Chlorine in its active form, hypochlorous acid (HOCl), is a powerful oxidant and antimicrobial agent. Molecular hypochlorous acid is present in highest concentration at near pH 4, decreasing rapidly with increased pH. At pHs greater than 5, hypochlorite (OCL) increases whereas, at pH less than 4, chlorine gas (Cl2) increases. Neither chlorine gas nor hypochlorite have been shown to be active against microorganisms; however, both are very corrosive. Formation of Cl2 (gas) is a safety issue. Because there are still substantial amounts of HOCl present at pHs greater than 6.5, sanitizing operations are typically carried out in the range pH 6.5 to 7.0.
Chlorine is an oxidant whose activity will prematurely degrade if organic residues (reflecting inadequate cleaning) are present. Therefore, proper cleaning prior to sanitation is essential. Reaction time for chlorine is temperature dependent. Up to 52°C (125°F), the reaction rate (and corrosive properties) doubles for each 18°F (9°C) increase in temperature.
Sanitizing surfaces requires active chlorine concentrations of 100 to 200 mg/L. Although chlorine is compatible with stainless steel surfaces at recommended levels, severe oxidation (pitting) may result from use of larger amounts. Upon completion of the operation, thorough rinsing is required to remove remaining sanitizer. The effectiveness of this operation may be monitored by use of "test kits". There are several forms of chlorine available as shown in Table 2.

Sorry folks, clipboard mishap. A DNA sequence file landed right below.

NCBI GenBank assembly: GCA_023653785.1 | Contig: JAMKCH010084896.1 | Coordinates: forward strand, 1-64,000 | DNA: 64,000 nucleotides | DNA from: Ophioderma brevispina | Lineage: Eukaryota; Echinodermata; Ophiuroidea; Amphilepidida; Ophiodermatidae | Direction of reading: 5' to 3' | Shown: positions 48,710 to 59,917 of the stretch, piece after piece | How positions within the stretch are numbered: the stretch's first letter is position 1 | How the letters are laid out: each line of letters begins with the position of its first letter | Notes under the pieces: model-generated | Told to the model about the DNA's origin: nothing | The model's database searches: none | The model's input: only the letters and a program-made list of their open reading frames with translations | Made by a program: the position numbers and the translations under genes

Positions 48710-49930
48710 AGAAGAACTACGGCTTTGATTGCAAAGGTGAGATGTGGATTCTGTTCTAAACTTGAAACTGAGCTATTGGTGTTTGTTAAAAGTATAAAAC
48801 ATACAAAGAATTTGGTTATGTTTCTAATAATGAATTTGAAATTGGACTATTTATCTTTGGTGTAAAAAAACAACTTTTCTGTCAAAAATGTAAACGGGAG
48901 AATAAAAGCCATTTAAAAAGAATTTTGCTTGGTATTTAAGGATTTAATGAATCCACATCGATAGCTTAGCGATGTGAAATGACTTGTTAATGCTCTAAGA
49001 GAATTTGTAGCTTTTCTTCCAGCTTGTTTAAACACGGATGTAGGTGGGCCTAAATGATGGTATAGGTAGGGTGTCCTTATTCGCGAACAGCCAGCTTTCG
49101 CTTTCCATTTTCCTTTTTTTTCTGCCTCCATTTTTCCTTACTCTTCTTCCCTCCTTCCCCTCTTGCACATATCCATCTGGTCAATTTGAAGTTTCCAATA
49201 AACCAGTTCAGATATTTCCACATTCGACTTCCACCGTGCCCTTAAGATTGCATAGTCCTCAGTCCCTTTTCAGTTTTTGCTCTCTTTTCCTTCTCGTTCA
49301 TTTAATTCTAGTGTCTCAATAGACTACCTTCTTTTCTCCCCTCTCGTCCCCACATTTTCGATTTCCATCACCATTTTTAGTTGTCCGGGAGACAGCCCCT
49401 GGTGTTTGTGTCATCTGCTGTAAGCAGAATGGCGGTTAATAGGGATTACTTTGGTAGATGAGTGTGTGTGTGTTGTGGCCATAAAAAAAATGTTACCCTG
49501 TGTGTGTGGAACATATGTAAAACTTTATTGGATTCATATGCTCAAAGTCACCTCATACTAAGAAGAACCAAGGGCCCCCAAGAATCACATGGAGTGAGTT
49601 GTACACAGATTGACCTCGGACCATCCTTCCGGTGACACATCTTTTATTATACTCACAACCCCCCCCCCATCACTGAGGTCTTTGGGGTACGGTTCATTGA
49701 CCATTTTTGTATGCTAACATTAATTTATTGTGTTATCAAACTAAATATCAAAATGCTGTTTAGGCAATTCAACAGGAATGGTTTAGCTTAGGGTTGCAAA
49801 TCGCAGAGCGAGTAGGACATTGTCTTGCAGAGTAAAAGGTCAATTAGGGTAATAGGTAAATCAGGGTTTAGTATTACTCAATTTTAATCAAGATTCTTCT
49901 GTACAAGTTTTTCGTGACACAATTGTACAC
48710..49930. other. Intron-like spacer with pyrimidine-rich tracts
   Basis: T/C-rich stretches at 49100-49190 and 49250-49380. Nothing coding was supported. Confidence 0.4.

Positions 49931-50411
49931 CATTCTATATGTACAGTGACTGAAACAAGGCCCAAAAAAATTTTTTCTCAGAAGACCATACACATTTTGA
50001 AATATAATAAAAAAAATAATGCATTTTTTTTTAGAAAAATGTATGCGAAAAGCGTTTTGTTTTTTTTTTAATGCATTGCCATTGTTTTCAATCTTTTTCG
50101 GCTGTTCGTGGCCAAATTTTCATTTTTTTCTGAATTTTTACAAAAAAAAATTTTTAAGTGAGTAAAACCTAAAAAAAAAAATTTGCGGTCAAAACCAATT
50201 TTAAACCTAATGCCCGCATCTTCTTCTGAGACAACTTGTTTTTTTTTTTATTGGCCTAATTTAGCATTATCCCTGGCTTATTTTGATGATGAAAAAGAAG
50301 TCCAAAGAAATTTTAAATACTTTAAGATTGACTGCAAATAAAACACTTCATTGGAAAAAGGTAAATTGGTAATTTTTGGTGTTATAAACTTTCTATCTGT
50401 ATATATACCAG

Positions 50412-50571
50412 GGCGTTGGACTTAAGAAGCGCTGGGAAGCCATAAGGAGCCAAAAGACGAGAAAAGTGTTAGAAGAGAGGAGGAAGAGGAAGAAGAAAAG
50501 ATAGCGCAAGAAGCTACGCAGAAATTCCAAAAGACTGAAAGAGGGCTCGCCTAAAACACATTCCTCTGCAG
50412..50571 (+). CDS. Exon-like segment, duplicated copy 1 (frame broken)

Table 2. Forms of Chlorine Available for Use as Sanitizers (expressed as % active chlorine).
|Pure calcium hypochlorite||
|Formulated proprietary Ca(OCl)2||
|Chlorine dioxide decahydrate||
|Household bleach(sodium hypochlorite)||
Source: York, 1986.
Formulations including iodine and nonionic wetting agents are called iodophors. Iodine (I2) is the active principal, and thus iodophors are most effective in the range pH 4 to 5, where the concentration of I2 is maximum. To ensure activity, formulations typically include phosphoric acid. The sanitizer has the advantage of low use levels. A concentration of 25 mg/L of iodophore is equivalent to 200 mg/L chlorine. Iodophores are frequently used for bottling sanitation, followed by a cold-water rinse.
Compared with HOCl (hypochlorous acid), iodophores are not as readily degraded by organics (dirt) and are nonirritating at recommended use levels. I2 becomes volatile at temperatures greater than 49 C (120 F). Formulations containing iodophores may stain polyvinychloride and other surfaces.
Quaternary Ammonium Compounds
QUATS function by disrupting microbial cell membranes. Modern formulations using QUATS are considerably stronger than their predecessors, and have extended activity over a broad pH range. They have the added advantages of being heat stable and noncorrosive. In wineries QUATS find application in controlling mold growth on walls and tanks. The formulation is sprayed on the surface and left without rinsing. Depending on environmental conditions and extent of mold growth, a single application may last for several weeks.
Suppliers currently market formulations employing both detergents and sanitizer. These typically include a surfactant ("wetting agent") and other necessary adjuncts discussed previously.
In some cases, winemakers use SO2 as a sanitizing agent. The effectiveness of SO2 against microbes is pH dependent. Depending on the physical properties of the surface and level of organic debris, circulating a solution of 10 g/hL SO2 (or 20 g/hL potassium metabisulfite) and 300 g/hL citric acid at 60°C (140 F) may be effective.